Virginia’s New Overtime Law Creates More Exposure for Employers than the FLSA

On Behalf of | Apr 27, 2021 | Employment Law

On July 1, 2021, the Virginia Overtime Wage Act (“VOWA”) will go into effect.  Previously, employers in Virginia only had to worry about the federal Fair Labor Standards Act (FLSA).  But now, Virginia has added its own law, subjecting Virginia employers to greater liability for violating state overtime pay standards by allowing for class action suits, expanding the statute of limitations, increasing damages in certain situations, and creating a dramatic pitfall for employers of non-exempt salaried employees.

Some Highlights of the New Law

  • The VOWA increases the default statute of limitations to three years for all claims under the statute; whereas under the FLSA the default limitations period was two years and three for only “willful” violations.
  • Double damages, not ½ time, will now be awarded as the baseline in employee misclassification cases.
  • The VOWA, like the FLSA, authorizes class actions, increasing potential liability for damages.

The “Regular Rate” Pitfall

Both the FLSA and the VOWA require employers to pay 1.5 times an employee’s regular rate of pay for any hours worked in excess of 40 hours in a workweek.  Consequently, under both laws employers must make sure to correctly calculate an employee’s “regular rate.”

Where the two laws diverge is how to compute the regular rate for salaried, non-exempt (i.e., entitled to overtime) employees.  This would arise in situations where either the employer is paying an employee under the “fluctuating workweek” method (i.e., fixed salary for all hours worked in a workweek) or in situations where an employer has misclassified a worker as exempt from overtime.

  • Under the FLSA, the regular rate of pay is simply all pay/remuneration divided by all hours worked in a workweek. This includes any non-discretionary bonuses, commissions, and so forth on top of an employee’s salary or hourly wages for the week.
  • Under the VOWA, the regular rate of pay for salaried employees is calculated as one-fortieth (1/40) of all pay for the workweek (so their weekly salary plus any non-discretionary bonuses, commissions, etc. for that week), regardless of how many hours over 40 they actually worked.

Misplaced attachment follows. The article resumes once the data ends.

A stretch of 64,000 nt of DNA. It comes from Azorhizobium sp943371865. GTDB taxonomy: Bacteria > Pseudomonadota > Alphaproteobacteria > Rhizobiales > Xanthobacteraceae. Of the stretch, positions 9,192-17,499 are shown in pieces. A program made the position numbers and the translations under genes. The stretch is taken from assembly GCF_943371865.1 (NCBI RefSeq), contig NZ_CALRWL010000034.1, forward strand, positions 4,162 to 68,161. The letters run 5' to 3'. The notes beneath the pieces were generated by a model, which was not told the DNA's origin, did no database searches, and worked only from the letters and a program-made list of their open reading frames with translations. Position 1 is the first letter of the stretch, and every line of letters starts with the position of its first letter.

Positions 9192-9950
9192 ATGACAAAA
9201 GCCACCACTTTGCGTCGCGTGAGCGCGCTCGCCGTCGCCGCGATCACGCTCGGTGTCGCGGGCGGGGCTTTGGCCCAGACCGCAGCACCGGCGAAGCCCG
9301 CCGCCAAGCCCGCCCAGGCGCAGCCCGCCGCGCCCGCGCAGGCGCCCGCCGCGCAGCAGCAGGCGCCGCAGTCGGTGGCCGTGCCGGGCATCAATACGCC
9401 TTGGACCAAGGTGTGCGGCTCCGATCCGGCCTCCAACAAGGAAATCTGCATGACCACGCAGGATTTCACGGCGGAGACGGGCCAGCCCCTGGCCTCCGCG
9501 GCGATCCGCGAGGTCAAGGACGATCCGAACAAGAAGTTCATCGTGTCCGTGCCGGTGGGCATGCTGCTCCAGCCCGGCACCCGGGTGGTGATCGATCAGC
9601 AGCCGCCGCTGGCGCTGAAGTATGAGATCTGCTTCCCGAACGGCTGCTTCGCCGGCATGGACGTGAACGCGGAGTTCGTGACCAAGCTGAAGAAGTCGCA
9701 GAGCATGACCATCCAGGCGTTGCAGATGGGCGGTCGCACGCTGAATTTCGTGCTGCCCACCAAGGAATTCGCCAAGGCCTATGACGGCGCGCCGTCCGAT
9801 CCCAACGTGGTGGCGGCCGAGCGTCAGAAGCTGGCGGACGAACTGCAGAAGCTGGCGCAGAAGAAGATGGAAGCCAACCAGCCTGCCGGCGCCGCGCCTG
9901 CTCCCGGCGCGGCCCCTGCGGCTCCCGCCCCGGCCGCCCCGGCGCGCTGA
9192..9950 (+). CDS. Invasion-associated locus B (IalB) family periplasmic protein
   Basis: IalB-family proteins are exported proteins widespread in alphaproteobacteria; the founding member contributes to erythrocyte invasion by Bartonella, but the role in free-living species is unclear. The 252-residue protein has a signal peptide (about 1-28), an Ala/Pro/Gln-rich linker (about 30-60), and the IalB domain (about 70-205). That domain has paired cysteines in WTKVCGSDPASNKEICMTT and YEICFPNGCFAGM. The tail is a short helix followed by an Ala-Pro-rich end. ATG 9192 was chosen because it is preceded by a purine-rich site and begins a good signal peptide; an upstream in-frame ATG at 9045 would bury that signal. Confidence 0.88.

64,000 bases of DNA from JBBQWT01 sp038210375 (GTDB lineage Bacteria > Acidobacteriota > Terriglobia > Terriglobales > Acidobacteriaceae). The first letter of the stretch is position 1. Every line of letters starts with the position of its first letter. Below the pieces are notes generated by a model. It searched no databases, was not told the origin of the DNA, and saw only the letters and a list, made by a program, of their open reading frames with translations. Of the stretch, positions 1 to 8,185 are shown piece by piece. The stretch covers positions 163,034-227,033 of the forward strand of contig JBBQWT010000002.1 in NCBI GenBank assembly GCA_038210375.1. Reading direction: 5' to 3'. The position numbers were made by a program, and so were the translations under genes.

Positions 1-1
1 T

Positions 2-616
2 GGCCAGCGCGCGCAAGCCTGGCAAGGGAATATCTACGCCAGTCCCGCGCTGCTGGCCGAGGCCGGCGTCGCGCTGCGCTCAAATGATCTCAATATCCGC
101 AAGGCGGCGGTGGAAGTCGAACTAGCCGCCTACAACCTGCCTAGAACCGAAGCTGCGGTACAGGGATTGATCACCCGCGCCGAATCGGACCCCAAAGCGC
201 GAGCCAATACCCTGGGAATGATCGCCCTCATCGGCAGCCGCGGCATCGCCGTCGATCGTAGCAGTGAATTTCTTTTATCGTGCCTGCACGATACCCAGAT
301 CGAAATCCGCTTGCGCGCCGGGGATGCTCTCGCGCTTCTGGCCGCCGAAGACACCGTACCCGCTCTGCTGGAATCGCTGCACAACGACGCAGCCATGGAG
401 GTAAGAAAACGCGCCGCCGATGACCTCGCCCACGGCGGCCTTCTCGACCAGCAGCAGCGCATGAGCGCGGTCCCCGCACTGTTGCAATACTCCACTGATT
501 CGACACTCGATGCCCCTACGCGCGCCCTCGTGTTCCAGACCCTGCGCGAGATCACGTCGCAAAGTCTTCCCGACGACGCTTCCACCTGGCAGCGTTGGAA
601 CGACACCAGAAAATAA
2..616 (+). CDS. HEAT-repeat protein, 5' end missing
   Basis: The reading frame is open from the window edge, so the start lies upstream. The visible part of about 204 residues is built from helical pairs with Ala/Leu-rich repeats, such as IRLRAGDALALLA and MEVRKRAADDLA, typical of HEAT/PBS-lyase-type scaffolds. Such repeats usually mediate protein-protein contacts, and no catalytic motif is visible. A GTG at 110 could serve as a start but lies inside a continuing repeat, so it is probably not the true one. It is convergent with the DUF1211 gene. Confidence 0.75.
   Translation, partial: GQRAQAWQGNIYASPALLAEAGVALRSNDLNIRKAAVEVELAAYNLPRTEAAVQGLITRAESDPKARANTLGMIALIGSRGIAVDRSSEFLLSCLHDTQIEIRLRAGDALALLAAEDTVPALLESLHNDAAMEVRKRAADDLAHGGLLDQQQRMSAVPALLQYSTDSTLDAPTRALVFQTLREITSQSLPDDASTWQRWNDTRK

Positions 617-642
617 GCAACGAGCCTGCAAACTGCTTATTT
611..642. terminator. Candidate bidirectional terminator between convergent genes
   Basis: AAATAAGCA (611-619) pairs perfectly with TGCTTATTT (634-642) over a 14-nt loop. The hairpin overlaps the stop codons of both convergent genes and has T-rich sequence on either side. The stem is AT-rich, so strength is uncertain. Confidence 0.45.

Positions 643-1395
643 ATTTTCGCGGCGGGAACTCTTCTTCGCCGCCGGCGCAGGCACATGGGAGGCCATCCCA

Increased Statute of Limitations Period and Damages

The FLSA generally imposes a two-year statute of limitations period.  The default statute of limitations period of VOWA, however, is three years which obviously creates a greater period of exposure for employers.

Under the FLSA, double damages (i.e. liquidated damages equal to the amount of unpaid overtime wages, on top of the original damages for those overtime wages) can be avoided if the employer can show that it acted by good faith mistake in believing it was acting properly under the law.  Thus, assuming good faith mistake, an employer would only owe the wages owed without doubling.

But under VOWA, there is no such defense—all violations are subject to double damages.  Furthermore, “knowing” violations—that is, those not undertaken due to a good faith mistake—will actually be subject to triple damages, rather than double like they are under the FLSA.


Sally has been improperly (but unintentionally) classified as a salaried, exempt employee by her employer, ACME, for the last three years.  Sally is paid $600 a week and regularly works 50 hours a week each week of the year.  Here is how you would calculate Sally’s regular rate and overtime pay, and ACME’s liability to Sally under the two laws.

Under the FLSA:      Sally’s regular rate is $12 an hour ($600 ÷ 50 hours)

Since Sally has already received “straight time” for all 50 hours she worked in the workweek, she would only be entitled to additional “half time” of her regular rate, i.e., $6 ($12 ÷ 2) for each of the 10 hours she worked in excess of 40.

Sally’s owed overtime pay = $60 ($6 x 10 overtime hours)

Since ACME in good faith mistakenly misclassified Sally as an exempt employee, ACME would owe Sally overtime for the previous two years in the amount of $6,240 ($60 x 104 weeks).

Under the VOWA:    Sally’s regular rate is $15 an hour ($600 ÷ 40)

Unlike the FLSA which would permit ACME to pay Sally “half time” for the 10 hours she worked over 40, Sally’s overtime rate is computed by multiplying her regular rate by 1.5, or: $15 x 1.5 = $22.50.

Thus, Sally’s owed overtime pay = $225 ($22.50 x 10 overtime hours)

Since the VOWA has set as its default a three-year lookback at double damages (even for unintentional misclassifications), ACME would owe Sally $70,200 ($225 x 156 weeks x 2).

Of course, this increase in liability would be even more pronounced if Sally and other employees pursue a claim simultaneously in a class action suit, which employees will be able to do now under the VOWA.

Audit Your Compensation Classifications and Pay Practices Now!

Attorneys who sue employers would be foolish not to take advantage of Virginia’s new overtime laws.  Consequently, it is quite likely that there will be a noticeable uptick in wage/hour lawsuits filed against Virginia employers.  Thus, it is imperative that Virginia employers immediately undertake an audit of their employee classifications and overtime pay practices to ensure compliance with the new law.

— If you have further questions or concerns or would like assistance in evaluating your business’s potential exposure under this new law or auditing your pay practices, please contact:

Genevieve Bradley                                                                         Sean Gibbons

(703) 485-3535                                                                                     (804) 441-8440

[email protected]                                                       [email protected]